Few places have become as synonymous with affluence as a resort where even the dogs are sometimes seen in fur coats. St Moritz emerged as a sparkling winter playground for rich Brits 150 years ago and still wears its exclusivity on its mink-cuffed sleeve. At many of the resort's five-star palaces, there are as many butlers as guests.
However, a few miles out of town, the newly opened four-star Nira Alpina blasts fresh air through old-money opulence, blowing away the dress code (jackets and ties encouraged, red trousers optional) in the process. That isn't to say the hotel has brought St Moritz within reach of the recessionary skier, but the missing fifth star is evident in its brass-and-starch-free approach.
An unprepossessing concrete block that crawls up the hillside, the Nira Alpina includes a covered footbridge that links it to the Corvatsch cable car station, offering direct passage from pillow to peak.
The top station, at 3,303m, gives access to the Corvatsch glacier while, back in St Moritz, a funicular takes you to the Corviglia area. There's plenty for skiers of all standards (you'll hope for better conditions than I enjoyed in December) although experts may wish to steer clear.
Regardless, skiing has never been the biggest draw here. Other activities include polo, cross-country skiing and the notorious Cresta bobsleigh run.
The Nira comes into its own after a day on the piste, when you can ski direct to the door. I started with a hot chocolate and brownie at the in-house bakery. Next stop: the vast spa, with its sauna, plunge pool and massage rooms. I went for the Alpine Journey, a pleasant affair that involved hot stones, Tibetan chimes and a rolling pin.
Later, I sampled the rooftop bar, where floor-to-ceiling glass revealed moonlit mountains. A glass-sided fire was surrounded by leather sofas and chairs draped with cow hides. A DJ set the tone as the barman bought me a prosecco.
The Nira has two restaurants – the traditional alpine Stalla Veglia (the gnocchi with chestnuts and mushrooms was delicious if impossibly filling) and Stars, next to the bar. Here I ate a succession of small plates of confused origin but impeccable quality, prepared by a team of chefs trained at top restaurants including London's Nobu. Highlights included succulent cubes of pork belly and quail tempura.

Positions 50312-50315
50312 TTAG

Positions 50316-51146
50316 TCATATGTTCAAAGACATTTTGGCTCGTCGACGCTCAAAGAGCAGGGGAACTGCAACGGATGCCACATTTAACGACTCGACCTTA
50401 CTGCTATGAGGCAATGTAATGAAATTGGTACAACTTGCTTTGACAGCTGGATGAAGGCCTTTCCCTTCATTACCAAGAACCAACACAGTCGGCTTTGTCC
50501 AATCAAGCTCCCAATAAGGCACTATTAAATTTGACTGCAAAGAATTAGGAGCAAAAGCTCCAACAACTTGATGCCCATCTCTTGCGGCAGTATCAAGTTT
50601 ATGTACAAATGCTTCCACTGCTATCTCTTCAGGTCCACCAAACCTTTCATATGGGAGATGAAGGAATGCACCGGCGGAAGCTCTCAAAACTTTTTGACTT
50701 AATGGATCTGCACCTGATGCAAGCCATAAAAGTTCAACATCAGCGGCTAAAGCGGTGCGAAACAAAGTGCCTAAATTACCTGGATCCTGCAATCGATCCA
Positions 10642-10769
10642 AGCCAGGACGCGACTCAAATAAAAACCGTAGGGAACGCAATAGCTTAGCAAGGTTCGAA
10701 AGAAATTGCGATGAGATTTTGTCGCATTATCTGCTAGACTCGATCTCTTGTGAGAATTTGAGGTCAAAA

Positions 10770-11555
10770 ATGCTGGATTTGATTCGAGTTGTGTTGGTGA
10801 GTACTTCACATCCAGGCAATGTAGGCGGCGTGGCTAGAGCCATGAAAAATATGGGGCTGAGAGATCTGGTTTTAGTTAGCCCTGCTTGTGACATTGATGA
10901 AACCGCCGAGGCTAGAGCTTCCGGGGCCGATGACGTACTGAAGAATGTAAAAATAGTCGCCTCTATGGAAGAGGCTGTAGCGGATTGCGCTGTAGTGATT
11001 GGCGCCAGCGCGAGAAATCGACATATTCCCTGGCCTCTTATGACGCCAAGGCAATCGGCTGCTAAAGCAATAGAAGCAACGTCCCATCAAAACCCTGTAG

By morning, Stars is transformed by the sunshine for which St Moritz is famed (it claims 322 clear days a year). The sun illuminates the incongruous lifestyle photos of semi-naked models that hang throughout the building. I counted six nipples while eating my porridge. It's one thing to abolish a dress code, but quite another to offer breasts with breakfast.
The Nira claims to be St Moritz's first boutique offering. The décor, away from those poster girls, is sleek and modern – think furs and nude timber mixed with glass and steel. Comfort is the priority but never at the expense of style. You'll want to wear a shirt to dinner, but you won't bother tucking it in.
Nipples notwithstanding, the Nira has the St Moritz establishment shifting in its fur-lined boots. Don't expect to be treated like a minor royal, but do expect to relax and to ski (or, in the tradition of the place, just be seen).
The hotel sits above Lake Silvaplana next to the Corvatsch cable car, about 10 minutes' drive from St Moritz. For breathtaking views, take the train from Zurich via Chur. Returns start at £95 through the Switzerland Travel Centre (020-7420 4900; swisstravelsystem.co.uk). You can also drive from Milan or Zurich.
All rooms include balconies, beds to get lost in, and baths to swim in, as well as flat screen TVs, an iPod dock and a minibar. The larger junior suites on the top floor add more elevated views as well as a separate waterfall shower and dressing room. The décor is the same as the rest of the Nira, which includes a pouting model in each room. I'd rather have a dodgy watercolour of some mountains.
Nira Alpina, Surlej, Silvaplana, Switzerland (00 41 81 838 6969; niraalpina.com)
Double rooms start at Sfr475 (£325), including breakfast.Reuse content